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Wednesday, February 2, 2011

Al Jazeera in Tunisia and Egypt: the Next Radio Free Europe?

Al Jazeera English’s ratings from the past weekend have the American media abuzz about the Qatar-based network’s increasing popularity. The LA Times called it the media sensation’s “CNN moment’ (whose popularity catapulted after their Gulf War coverage), and reported it may even result in the channel becoming part of a premium cable package here in the US. Huffington Post author Tom Watson wrote today “let’s hope it spreads to our sets like democracy activism through the Middle East.” Out of the network’s four million viewers last weekend, 1.6 million of them were American.

Yet despite the importance Al Jazeera plays in offering Americans a chance to re-connect with events happening on the other side of the world, it plays an even more prominent and historically important role in the Middle East as it capitalizes on the lack of unfettered journalism in the region. Especially during the Tunisian uprising a few weeks ago and the current Egyptian unrest, dissidents there must have access to information outside of the state-dominated news agencies, which have a strong bias towards the regimes that fund them.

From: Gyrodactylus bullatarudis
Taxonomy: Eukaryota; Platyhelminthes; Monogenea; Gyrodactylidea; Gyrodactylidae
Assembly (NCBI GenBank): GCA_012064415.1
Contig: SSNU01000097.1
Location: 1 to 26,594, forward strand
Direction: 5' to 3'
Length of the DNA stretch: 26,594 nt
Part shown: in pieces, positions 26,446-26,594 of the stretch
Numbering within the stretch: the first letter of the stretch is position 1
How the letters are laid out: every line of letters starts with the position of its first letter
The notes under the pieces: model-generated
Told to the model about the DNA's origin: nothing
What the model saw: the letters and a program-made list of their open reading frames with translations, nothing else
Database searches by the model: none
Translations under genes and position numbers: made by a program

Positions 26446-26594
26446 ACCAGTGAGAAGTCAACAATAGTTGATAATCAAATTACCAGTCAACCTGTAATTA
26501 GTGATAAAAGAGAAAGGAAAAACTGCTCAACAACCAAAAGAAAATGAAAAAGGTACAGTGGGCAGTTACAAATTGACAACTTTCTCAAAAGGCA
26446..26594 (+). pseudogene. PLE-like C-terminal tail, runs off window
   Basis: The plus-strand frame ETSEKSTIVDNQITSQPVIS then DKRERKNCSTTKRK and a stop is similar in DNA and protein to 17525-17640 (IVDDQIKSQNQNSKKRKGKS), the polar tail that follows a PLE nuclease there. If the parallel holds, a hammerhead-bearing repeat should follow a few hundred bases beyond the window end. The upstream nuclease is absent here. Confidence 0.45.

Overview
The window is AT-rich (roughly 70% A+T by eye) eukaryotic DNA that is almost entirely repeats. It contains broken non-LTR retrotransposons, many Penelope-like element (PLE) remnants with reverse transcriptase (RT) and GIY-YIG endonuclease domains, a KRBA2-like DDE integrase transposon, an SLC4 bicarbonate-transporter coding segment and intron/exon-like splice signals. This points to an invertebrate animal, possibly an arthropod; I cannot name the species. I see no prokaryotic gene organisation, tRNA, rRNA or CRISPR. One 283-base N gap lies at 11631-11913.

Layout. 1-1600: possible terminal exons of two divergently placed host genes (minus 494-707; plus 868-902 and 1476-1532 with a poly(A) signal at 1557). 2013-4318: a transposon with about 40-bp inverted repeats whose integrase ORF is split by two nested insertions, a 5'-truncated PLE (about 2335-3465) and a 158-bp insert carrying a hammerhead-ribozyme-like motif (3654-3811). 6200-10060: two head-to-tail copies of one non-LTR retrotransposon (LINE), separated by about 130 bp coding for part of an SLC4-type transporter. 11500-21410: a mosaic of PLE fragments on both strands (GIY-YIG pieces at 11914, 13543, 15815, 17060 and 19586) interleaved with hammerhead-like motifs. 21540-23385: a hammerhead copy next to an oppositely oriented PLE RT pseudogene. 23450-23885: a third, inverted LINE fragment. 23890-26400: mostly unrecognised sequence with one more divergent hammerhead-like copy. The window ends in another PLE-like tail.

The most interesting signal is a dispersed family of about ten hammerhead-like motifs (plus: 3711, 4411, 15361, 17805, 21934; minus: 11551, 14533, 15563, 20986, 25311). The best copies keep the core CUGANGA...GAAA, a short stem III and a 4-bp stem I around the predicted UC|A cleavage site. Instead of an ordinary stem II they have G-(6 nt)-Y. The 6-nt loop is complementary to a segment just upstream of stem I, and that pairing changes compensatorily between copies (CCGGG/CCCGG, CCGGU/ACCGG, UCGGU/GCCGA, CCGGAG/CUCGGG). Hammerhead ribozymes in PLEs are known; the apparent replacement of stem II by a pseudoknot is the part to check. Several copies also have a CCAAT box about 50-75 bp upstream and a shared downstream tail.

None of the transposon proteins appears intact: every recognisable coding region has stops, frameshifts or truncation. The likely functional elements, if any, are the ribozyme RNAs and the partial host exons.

The importance of the freedom of information that alternative news sources can provide has many precedents in history, but perhaps the most recent and most tangible to Western observers is the role that Radio Free Europe played in the Velvet Revolution in Czechoslovakia, “where the free flow of information [was also] banned by government authorities or not fully developed (link).” Much like the Egyptian unrest, it was critical that Czechs could be fully informed in order to fully partake in the protests that led to the transition to democracy. Czech Ambassador Zderek Lycka recounts, “how did a demonstration start? Always with information from radio stations The Voice of America or Radio Free Europe about time and place (link).”

Mr. Krichen, the anchor on Al Jazeera English, told the New York Times “I think we should be careful – I mean we shouldn’t think that our role is to release the Arab people from oppression… But I think we should also be careful not to avoid any popular movement. We should have our eyes open to capture any event that could be the start of the end of any dictator in the Arab world.”

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